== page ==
110. Miczek KA, Mos J, Olivier B (1989) Brain 5-HT and inhibition of aggressive behavior in animals: 5-HIAA and receptor subtypes. Psychopharmacol Bull 25:399–403PubMedGoogle Scholar
  111. Miller-Butterworth CM, Kaplan JR, Barmada MM et al. (2007) The serotonin transporter: Sequence variation in Macaca fascicularis and its relationship to dominance. Behav Genet 37:678–696PubMedCrossRefGoogle Scholar
  112. Mischel W (1968) Personality and assessment. Wiley, New YorkGoogle Scholar
  113. Namboodiri MA, Sugden D, Klein DC et al. (1985) Serum melatonin and pineal indoleamine metabolism in a species with a small day/night N-acetyltransferase rhythm. Comp Biochem Physiol B Comp Biochem 80:731–736CrossRefGoogle Scholar
  114. Newman ME, Shapira B, Lerer B (1998) Evaluation of central serotonergic function in affective and related disorders by the fenfluramine challenge test: A critical review. Int J Neuropsychopharmacol 1:49–69PubMedCrossRefGoogle Scholar
  115. Newman TK, Syagailo YV, Barr CS et al. (2005) Monoamine oxidase A gene promoter variation and rearing experience influences aggressive behavior in rhesus monkeys. Biol Psychiatry 57:167–172PubMedCrossRefGoogle Scholar
  116. Nikulina EM, Avgustinovich DF, Popova NK (1992) Role of 5HT1A receptors in a variety of kinds of aggressive behavior in wild rats and counterparts selected for low defensiveness to man. Aggress Behav 18:357–364CrossRefGoogle Scholar
  117. Olivier B, Mos J (1990) Serenics, serotonin and aggression. Prog Clin Biol Res 361:203–230PubMedGoogle Scholar
  118. Olivier B, Mos J, Tulp M et al. (1990) Modulatory action of serotonin in aggressive behavior. In: Archer T, Bevan P, Cools A (eds) Behavioral pharmacology of 5-HT. Lawrence Erlbaum Associates, Inc., HillsdaleGoogle Scholar
  119. Olweus D, Mattsson A, Schalling D et al. (1980) Testosterone, aggression, physical, and personality dimensions in normal adolescent males. Psychosom Med 42:253–269PubMedGoogle Scholar
  120. Olweus D, Mattsson A, Schalling D et al. (1988) Circulating testosterone levels and aggression in adolescent males: A causal analysis. Psychosom Med 50:261–272PubMedGoogle Scholar
  121. Packer C (1979) Male dominance and reproductive activity in Papio anubis. Anim Behav 27:37–45PubMedCrossRefGoogle Scholar
  122. Paul A (1989) Determinants of male mating success in a large group of Barbary macaques (Macaca sylvanus) at Affenberg Salem. Primates 30:344–349CrossRefGoogle Scholar
  123. Popova NK (2006) From genes to aggressive behavior: The role of serotonergic system. Bioessays 28:495–503PubMedCrossRefGoogle Scholar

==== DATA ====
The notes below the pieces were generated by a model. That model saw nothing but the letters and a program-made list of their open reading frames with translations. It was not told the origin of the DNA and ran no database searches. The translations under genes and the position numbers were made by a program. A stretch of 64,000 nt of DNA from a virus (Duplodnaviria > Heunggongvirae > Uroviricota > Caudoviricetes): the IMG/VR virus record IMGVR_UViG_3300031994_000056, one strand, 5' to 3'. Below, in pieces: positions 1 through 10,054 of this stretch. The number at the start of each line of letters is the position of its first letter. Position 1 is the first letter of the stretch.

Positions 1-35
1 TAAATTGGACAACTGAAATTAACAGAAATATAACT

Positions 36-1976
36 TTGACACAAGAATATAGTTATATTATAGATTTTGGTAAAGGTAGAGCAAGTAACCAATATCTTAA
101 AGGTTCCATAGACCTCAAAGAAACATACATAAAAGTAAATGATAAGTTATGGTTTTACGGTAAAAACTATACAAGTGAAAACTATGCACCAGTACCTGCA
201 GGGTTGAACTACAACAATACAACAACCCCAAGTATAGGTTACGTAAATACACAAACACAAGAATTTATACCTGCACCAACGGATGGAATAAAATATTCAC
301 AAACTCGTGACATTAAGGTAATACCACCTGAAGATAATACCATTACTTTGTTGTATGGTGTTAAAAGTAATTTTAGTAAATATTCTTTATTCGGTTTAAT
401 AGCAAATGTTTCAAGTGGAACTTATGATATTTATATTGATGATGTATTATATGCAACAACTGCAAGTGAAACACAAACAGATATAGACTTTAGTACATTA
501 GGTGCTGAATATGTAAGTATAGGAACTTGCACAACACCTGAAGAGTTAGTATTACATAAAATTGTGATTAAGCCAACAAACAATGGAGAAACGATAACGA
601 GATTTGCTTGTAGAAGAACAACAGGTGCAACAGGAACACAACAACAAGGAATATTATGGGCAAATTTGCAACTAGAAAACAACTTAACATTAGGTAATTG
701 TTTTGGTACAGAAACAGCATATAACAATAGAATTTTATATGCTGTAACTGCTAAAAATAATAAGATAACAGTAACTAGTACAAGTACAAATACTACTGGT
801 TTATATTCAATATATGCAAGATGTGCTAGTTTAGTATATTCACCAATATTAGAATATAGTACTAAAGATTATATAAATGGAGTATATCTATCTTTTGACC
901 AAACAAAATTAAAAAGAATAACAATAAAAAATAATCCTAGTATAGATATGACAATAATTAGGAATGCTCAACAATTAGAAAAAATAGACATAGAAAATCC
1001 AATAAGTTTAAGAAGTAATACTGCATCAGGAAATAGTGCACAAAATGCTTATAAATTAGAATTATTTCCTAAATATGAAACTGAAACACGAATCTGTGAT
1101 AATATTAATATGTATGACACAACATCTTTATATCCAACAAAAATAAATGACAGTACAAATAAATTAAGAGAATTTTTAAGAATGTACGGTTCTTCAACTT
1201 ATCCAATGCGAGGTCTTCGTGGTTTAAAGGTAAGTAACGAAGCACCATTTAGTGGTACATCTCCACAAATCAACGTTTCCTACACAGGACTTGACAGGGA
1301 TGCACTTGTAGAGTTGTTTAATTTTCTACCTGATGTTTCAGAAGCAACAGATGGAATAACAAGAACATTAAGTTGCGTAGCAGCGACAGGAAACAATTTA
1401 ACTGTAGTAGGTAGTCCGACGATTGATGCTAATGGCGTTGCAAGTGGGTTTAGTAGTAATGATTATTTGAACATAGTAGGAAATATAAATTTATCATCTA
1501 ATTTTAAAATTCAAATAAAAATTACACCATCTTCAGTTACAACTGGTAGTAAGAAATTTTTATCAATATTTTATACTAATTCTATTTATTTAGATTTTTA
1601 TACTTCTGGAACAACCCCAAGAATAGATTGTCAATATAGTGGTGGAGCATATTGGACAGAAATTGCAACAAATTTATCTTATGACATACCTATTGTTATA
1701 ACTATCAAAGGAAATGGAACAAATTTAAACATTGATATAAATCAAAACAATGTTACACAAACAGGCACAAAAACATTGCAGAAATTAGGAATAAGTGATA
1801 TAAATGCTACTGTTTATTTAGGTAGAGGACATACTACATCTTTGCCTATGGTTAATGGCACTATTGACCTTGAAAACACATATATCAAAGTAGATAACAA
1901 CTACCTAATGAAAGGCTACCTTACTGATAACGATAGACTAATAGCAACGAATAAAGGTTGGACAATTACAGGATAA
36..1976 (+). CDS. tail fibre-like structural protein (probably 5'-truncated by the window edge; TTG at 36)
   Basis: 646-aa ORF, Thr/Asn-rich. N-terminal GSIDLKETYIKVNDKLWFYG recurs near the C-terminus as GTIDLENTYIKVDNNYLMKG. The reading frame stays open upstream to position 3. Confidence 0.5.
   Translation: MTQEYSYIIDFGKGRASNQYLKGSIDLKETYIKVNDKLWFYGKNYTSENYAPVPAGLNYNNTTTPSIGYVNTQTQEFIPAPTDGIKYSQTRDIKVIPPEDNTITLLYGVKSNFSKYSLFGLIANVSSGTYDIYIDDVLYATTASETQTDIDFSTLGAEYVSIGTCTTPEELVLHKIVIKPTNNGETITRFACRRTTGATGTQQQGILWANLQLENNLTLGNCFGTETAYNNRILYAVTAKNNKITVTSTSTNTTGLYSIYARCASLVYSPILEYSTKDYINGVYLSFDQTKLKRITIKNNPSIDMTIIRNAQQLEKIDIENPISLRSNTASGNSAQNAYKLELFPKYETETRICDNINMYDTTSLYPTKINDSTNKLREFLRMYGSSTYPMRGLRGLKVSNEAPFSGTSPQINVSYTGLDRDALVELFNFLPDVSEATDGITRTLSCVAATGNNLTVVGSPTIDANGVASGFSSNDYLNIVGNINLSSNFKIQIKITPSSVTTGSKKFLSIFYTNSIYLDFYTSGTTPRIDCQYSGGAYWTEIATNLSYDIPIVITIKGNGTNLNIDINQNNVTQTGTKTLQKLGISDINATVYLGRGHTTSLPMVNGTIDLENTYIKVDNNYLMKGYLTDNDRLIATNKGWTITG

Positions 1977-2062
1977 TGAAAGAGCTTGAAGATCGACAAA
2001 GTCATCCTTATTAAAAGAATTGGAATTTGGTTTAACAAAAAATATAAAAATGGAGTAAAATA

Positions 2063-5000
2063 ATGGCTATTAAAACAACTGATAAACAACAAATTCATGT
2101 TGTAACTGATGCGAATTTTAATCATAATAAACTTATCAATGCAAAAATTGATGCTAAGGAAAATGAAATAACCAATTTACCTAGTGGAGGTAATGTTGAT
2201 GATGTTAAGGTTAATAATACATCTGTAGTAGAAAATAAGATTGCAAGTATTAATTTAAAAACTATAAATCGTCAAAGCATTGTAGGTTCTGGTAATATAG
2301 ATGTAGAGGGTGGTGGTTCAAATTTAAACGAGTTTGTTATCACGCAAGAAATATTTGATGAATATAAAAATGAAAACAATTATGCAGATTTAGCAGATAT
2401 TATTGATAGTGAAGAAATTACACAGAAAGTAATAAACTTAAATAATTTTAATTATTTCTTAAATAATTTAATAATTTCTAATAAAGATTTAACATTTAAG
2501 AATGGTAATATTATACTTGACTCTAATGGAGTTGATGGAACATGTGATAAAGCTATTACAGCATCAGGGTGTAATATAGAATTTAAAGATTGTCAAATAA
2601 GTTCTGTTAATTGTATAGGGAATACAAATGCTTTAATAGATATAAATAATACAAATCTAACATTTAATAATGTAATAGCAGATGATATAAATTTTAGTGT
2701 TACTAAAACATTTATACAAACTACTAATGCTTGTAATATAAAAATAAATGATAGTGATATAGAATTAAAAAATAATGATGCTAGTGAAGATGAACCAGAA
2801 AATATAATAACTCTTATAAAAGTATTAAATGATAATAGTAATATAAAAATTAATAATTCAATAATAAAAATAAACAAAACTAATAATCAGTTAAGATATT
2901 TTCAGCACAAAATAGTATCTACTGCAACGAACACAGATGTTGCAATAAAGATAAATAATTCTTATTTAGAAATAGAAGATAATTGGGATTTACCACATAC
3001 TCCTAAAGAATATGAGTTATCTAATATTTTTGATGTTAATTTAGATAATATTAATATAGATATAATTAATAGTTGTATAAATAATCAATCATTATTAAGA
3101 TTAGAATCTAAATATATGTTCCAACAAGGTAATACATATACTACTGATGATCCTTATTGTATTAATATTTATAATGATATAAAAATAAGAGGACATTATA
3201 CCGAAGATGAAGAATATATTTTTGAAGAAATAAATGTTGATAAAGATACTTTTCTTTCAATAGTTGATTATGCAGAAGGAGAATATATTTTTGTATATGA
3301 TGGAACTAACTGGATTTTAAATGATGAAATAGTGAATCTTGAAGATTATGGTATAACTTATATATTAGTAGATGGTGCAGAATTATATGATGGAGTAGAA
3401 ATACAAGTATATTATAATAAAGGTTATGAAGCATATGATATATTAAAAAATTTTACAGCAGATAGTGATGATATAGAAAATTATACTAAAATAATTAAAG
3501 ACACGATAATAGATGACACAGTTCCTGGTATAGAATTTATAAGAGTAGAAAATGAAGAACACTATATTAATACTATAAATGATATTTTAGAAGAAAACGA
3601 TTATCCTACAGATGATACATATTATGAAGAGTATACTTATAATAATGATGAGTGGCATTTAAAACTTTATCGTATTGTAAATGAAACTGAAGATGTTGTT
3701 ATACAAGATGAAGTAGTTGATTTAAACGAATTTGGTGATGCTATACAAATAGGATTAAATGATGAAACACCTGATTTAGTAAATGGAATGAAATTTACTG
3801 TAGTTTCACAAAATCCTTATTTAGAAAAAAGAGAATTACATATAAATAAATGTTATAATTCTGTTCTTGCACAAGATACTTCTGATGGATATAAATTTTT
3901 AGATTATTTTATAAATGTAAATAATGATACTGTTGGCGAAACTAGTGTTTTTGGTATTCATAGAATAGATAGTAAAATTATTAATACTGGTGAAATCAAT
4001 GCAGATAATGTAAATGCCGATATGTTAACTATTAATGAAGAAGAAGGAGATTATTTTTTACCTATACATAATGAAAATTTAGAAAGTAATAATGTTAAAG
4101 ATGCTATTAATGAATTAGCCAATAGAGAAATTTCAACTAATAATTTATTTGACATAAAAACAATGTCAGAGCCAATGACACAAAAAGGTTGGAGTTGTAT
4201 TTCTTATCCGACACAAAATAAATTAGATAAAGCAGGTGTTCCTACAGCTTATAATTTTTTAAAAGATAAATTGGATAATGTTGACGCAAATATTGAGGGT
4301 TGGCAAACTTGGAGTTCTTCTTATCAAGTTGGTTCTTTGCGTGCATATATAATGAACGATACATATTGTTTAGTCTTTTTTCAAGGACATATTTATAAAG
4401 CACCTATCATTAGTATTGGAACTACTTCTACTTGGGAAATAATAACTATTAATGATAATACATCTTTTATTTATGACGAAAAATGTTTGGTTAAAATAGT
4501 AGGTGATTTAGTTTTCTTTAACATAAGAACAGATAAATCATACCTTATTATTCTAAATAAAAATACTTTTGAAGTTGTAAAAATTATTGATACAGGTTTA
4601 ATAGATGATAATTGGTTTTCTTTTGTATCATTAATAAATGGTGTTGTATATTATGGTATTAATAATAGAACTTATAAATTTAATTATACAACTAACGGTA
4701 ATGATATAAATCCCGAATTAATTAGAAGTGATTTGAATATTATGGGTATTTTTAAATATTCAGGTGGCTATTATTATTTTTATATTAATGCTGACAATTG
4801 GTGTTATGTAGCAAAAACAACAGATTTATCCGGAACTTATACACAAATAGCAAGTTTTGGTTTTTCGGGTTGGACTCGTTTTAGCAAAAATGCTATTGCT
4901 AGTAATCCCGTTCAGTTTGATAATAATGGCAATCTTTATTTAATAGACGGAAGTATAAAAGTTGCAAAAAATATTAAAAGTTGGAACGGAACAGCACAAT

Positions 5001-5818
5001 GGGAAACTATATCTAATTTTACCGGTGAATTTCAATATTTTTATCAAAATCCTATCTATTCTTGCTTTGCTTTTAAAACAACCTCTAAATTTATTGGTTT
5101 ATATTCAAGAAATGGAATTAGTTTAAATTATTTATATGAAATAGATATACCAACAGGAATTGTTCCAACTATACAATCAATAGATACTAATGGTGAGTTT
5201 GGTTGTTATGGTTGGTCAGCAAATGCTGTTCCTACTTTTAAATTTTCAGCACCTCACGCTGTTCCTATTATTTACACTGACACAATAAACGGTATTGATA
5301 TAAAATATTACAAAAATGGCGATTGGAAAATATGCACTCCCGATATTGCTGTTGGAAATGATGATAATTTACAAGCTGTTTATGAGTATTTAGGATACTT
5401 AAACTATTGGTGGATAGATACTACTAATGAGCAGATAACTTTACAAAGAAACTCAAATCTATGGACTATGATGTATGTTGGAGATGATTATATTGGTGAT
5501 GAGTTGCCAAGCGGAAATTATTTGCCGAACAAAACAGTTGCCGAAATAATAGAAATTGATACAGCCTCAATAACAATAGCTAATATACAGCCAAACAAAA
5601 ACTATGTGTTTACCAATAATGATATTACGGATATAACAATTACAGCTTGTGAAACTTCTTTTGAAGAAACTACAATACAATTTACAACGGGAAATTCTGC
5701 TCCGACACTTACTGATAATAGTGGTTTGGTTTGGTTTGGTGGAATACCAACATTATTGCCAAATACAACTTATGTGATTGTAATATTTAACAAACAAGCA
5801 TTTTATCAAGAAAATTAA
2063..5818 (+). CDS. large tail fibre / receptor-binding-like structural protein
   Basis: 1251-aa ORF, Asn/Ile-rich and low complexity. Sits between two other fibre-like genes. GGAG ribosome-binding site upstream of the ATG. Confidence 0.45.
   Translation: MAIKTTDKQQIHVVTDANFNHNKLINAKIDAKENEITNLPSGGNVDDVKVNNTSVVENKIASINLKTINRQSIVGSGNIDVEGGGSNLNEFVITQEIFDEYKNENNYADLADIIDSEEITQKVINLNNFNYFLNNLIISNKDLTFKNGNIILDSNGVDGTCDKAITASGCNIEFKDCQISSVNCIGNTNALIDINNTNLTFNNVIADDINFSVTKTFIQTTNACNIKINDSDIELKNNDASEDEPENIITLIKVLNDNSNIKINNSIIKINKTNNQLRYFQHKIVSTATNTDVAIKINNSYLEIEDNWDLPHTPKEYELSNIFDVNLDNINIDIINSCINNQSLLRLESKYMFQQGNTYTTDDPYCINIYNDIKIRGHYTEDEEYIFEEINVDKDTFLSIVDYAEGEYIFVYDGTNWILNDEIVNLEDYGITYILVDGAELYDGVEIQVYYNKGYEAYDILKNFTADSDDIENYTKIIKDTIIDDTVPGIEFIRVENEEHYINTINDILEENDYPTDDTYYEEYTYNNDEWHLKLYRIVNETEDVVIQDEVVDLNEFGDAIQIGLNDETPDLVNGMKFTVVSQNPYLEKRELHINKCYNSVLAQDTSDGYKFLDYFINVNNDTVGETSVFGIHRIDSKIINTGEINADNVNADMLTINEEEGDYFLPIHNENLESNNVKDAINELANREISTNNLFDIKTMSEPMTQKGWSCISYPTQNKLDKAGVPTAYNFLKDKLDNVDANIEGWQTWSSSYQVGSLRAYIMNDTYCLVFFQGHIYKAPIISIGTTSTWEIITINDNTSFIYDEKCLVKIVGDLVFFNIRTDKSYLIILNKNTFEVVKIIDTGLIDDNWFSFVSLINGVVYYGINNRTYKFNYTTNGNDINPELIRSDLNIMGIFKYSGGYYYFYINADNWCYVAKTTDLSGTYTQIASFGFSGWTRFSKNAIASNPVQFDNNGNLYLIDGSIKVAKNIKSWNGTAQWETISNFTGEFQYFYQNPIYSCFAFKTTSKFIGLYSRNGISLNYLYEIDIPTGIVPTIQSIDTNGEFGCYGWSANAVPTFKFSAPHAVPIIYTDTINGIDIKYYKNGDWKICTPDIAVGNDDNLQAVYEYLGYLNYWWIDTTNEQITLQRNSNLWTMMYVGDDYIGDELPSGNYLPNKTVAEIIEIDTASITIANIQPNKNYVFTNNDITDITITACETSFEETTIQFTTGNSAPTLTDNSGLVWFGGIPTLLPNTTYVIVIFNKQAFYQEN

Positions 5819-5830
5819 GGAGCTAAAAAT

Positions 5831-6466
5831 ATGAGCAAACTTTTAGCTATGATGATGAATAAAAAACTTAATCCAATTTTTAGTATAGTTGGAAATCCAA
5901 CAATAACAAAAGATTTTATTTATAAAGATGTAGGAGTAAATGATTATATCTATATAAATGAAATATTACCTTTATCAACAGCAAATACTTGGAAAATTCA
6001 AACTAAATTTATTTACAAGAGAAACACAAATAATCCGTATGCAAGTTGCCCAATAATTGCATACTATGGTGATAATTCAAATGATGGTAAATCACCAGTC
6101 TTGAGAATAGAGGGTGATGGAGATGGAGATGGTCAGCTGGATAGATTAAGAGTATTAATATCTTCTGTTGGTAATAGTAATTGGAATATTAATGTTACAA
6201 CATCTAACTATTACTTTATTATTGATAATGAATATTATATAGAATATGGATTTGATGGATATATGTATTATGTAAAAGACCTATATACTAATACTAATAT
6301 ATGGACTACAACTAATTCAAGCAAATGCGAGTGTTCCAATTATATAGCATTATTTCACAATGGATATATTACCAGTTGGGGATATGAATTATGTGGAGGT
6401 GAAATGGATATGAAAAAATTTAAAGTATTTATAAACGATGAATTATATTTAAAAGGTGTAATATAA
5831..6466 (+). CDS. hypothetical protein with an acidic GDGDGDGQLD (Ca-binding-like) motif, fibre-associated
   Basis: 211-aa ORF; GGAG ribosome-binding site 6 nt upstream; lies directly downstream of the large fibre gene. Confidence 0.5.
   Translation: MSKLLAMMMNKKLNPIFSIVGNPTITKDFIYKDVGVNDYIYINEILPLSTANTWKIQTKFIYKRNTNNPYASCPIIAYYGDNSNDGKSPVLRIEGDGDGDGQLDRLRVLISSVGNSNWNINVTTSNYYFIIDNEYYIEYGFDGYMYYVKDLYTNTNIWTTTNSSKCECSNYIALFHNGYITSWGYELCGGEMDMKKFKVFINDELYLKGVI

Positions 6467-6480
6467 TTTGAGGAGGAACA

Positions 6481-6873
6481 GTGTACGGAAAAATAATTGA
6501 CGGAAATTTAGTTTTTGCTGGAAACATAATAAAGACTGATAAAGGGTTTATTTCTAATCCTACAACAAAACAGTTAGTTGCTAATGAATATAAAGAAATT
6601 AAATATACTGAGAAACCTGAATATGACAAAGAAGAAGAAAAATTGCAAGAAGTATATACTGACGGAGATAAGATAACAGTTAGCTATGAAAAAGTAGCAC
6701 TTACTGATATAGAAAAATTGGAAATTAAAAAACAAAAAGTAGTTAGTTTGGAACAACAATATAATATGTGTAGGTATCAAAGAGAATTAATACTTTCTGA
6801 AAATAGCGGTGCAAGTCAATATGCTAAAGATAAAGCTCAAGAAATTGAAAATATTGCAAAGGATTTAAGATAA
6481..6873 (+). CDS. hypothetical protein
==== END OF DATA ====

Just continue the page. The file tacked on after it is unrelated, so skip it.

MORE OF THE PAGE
124. Popova NK, Kulikov AV, Nikulina EM et al. (1991a) Serotonin metabolism and serotonergic receptors in Norway rats selected for low aggressiveness towards man. Aggress Behav 17:207–213CrossRefGoogle Scholar
  125. Popova NK, Voitenko NN, Kulikov AV et al. (1991b) Evidence for the involvement of central serotonin in mechanism of domestication of silver foxes. Pharmacol Biochem Behav 40:751–756PubMedCrossRefGoogle Scholar
  126. Raleigh MJ, Brammer GL, McGuire MT (1983) Male dominance, serotonergic systems, and the behavioral and physiological effects of drugs in vervet monkeys (Cercopithecus aethiops sabaeus). In: Miczek KA (ed) Ethopharmacology: Primate models of neuropsychiatric disorders. Alan R. Liss, New YorkGoogle Scholar
  127. Raleigh MJ, Brammer GL, McGuire MT et al. (1992) Individual differences in basal cisternal cerebrospinal fluid 5-HIAA and HVA in monkeys. The effects of gender, age, physical characteristics, and matrilineal influences. Neuropsychopharmacology 7:295–304PubMedGoogle Scholar
  128. Raleigh MJ, Brammer GL, McGuire MT et al. (1985) Dominant social status facilitates the behavioral effects of serotonergic agonists. Brain Res 348:274–282PubMedCrossRefGoogle Scholar
  129. Raleigh MJ, Brammer GL, Ritvo ER et al. (1986) Effects of chronic fenfluramine on blood serotonin, cerebrospinal fluid metabolites, and behavior in monkeys. Psychopharmacology 90:503–508CrossRefGoogle Scholar
  130. Raleigh MJ, Brammer GL, Yuwiler A et al. (1980) Serotonergic influences on the social behavior of vervet monkeys (Cercopithecus aethiops sabaeus). Exp Neurol 68:322–334PubMedCrossRefGoogle Scholar